Wednesday, October 21, 2015

Everything you wanted to know about dates but never dared to ask, part 2

Date built in functions, BIF, %DAYS %MONTHS %YEARS %DIFF and %SUBDT

In part 1 of this series I covered what I consider to be the basics:

  • Date formats
  • Defining dates
  • Moving values in and out of dates

In this part I am going to be covering the RPG built in functions for Date data types I use.

Calculations using dates

In my opinion one of the best changes that came with RPGLE was the ability to do arithmetic with dates. It gave us the Add Duration, ADDDUR, and Subtract Duration, SUBDUR, operation codes. When free format was introduced in V5R1 it no longer supported these operation codes, but gave us three new built in functions:

  • %DAYS
  • %YEARS

Before we can see them in action I need to define the variables I am going to use:

01  dcl-s Dte1 date ;
02  dcl-s DaysDiff packed(3) ;

And the equivalent in fixed format would be:

01  D Dte1            S               D
02  D DaysDiff        S              3  0

Now for the built in functions:

03  Dte1 = %date() + %days(21) ;
04  Dte1 -= %months(3) ;
05  Dte1 += %years(1) ;
06  DaysDiff = %diff(Dte1:%date():*d) ;

Line 3: I initialize the Date data type Dte1 with today's date, 2015-10-21, plus 21 days. Dte1 = 2015-11-11.

Line 4: Then I subtract 3 months from Dte1. Dte1 = 2105-08-11.

Line 5: Finally I add one year to Dte1. Dte1 = 2016-08-11.

Line 6: Using the Difference between two dates built in function, %DIFF, I calculate the number of days between Dte1 and today. DaysDiff = 295.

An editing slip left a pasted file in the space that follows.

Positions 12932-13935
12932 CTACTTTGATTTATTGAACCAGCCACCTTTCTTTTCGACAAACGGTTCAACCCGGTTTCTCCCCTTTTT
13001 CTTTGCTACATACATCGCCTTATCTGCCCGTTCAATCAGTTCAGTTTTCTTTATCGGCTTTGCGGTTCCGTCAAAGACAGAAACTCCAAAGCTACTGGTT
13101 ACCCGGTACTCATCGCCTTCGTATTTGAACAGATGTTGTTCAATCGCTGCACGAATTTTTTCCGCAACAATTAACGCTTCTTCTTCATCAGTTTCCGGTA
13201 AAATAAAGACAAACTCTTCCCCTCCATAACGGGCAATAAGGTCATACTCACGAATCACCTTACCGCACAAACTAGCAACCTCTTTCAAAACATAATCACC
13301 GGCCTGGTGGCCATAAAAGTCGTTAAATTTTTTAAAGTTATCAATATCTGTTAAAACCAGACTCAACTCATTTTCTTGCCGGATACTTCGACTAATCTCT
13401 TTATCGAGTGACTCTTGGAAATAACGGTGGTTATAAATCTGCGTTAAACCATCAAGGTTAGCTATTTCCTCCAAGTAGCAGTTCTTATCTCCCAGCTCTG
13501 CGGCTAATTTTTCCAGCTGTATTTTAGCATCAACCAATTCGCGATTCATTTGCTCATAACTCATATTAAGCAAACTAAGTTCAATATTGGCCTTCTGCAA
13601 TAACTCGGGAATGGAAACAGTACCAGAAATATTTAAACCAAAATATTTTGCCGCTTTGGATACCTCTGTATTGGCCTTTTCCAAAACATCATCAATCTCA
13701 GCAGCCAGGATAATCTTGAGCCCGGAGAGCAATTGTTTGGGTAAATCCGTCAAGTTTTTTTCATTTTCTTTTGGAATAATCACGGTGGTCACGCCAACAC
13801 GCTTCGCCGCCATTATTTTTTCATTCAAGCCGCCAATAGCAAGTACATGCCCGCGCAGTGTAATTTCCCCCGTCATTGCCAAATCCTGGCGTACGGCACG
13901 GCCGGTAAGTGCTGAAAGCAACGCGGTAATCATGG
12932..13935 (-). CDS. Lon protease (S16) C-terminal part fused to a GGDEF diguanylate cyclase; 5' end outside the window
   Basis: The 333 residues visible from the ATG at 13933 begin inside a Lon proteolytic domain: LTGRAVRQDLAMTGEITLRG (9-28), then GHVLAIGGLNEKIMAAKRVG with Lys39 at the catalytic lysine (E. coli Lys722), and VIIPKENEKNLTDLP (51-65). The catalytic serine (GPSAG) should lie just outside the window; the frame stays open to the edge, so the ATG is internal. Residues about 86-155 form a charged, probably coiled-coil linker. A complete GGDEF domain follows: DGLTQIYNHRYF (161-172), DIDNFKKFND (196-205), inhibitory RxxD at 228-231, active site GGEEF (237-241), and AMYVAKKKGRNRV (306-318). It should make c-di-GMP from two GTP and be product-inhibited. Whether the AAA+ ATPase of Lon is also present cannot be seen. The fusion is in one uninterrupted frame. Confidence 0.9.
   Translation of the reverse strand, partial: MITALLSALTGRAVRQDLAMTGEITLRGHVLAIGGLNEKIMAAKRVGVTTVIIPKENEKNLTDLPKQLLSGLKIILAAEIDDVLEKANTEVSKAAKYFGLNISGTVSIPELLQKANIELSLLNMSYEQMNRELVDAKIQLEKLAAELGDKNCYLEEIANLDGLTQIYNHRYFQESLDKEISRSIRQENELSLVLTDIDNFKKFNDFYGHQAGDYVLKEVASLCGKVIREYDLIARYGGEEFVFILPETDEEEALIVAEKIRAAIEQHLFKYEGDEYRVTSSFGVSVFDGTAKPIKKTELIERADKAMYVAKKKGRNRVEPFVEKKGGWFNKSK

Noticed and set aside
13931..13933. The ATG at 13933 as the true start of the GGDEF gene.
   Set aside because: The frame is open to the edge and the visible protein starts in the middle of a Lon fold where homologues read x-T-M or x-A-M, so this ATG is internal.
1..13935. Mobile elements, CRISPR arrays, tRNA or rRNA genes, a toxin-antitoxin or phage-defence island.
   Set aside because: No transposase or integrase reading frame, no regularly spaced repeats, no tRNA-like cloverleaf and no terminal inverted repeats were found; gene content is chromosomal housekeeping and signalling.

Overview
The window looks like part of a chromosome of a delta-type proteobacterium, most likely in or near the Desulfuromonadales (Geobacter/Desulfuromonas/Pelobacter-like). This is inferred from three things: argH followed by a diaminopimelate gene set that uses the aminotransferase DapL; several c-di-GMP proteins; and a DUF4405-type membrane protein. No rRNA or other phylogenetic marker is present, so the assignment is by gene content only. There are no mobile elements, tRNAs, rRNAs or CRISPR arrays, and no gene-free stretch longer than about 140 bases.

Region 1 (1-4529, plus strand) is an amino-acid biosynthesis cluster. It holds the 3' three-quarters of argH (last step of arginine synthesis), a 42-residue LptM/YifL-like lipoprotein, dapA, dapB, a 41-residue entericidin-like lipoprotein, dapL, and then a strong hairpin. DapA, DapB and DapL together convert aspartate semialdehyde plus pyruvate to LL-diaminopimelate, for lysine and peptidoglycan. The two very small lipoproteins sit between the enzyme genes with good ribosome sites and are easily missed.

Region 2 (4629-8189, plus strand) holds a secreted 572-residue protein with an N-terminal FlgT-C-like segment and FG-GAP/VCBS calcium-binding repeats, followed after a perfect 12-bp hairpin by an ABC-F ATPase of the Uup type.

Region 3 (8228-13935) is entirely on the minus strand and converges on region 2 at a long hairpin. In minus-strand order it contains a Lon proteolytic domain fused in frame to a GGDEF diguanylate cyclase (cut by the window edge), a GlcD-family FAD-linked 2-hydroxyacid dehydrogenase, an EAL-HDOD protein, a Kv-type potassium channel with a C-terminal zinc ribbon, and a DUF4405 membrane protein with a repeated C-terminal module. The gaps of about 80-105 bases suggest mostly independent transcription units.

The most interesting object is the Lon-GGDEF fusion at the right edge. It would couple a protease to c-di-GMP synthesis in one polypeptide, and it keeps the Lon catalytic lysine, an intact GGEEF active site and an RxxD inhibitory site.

Rather than using %DATE, I could have hard coded the dates:

03  Dte1 = d'2015-10-21' + %days(21) ;

06  DaysDiff = %diff(Dte1:d'2015-10-21':*d) ;

I am not advocating the replacement of %DATE with hard coded dates, I just wanted to show what was possible.

There is a gotcha with using the %MONTHS. What happens when I do this?:

01  Dte1 = d'2015-01-31' + %months(1) ;
02  Dte1 -= %months(1) ;

Line 1: If I add one month to January 31 2015 I cannot get February 31 2015 as that is an invalid date. I get the last day of February instead, so Dte1 = 2015-02-28.

Line 2: Now if I subtract one month from Dte1 I get 2015-01-28.

I can use the %DIFF in more interesting ways. For example for determining employees' age:

    Age = %diff(%date():BIRTHDTE:*y) ;

How about finding all employees who have been employed for less than three months.

    if (%diff(HIREDTE:%date():*m) < 3) ;

Extracting parts of the date

Dates have their own special substring built in function, %SUBDT. The first parameter of the built in function is the name of the Date data type variable, and the second which part of the day I want to extract. But first I need to define my variables:

01  dcl-s Dte1 date inz(d'2105-10-21') ;
02  dcl-s Days packed(2) ;
03  dcl-s Months packed(2) ;
04  dcl-s Year packed(4) ;

The fixed format equivalent would be:

01  D Dte1                            D   inz(d'2015-10-21')
02  D Days            S              2  0
03  D Months          S              2  0
04  D Year            S              4  0

Now can substring out the parts of the date:

01  Days = %subdt(Dte1:*d) ;
02  Months = %subdt(Dte1:*m) ;
03  Year = %subdt(Dte1:*y) ;

Line 1: I am substring-ing the days part of the date as I have given *D as the second parameter. I could have used *DAYS rather than *D. If you are a regular reader of this blog it should come as no surprise that I have used the abbreviation *D. Days = 21.

Line 2: Now for the month, *M. Months = 10.

Line 3: Finally the year, *Y. No matter what date format is used the substring-ed year will always be YYYY. Year = 2015.


Others in this series include:


You can learn more about these BIFs on the IBM website:


This article was written for IBM i 7.2, and should work for earlier releases too.

1 comment:

  1. Chris Hayden has posted on AS400 Network, all possible uses of date BIFs when they 1st came for /free. I think it was 2000-2002. I still have it with me, so I pulled, and found out that much has improved since then, and the code has gotten a lot slicker due to those enhancements.


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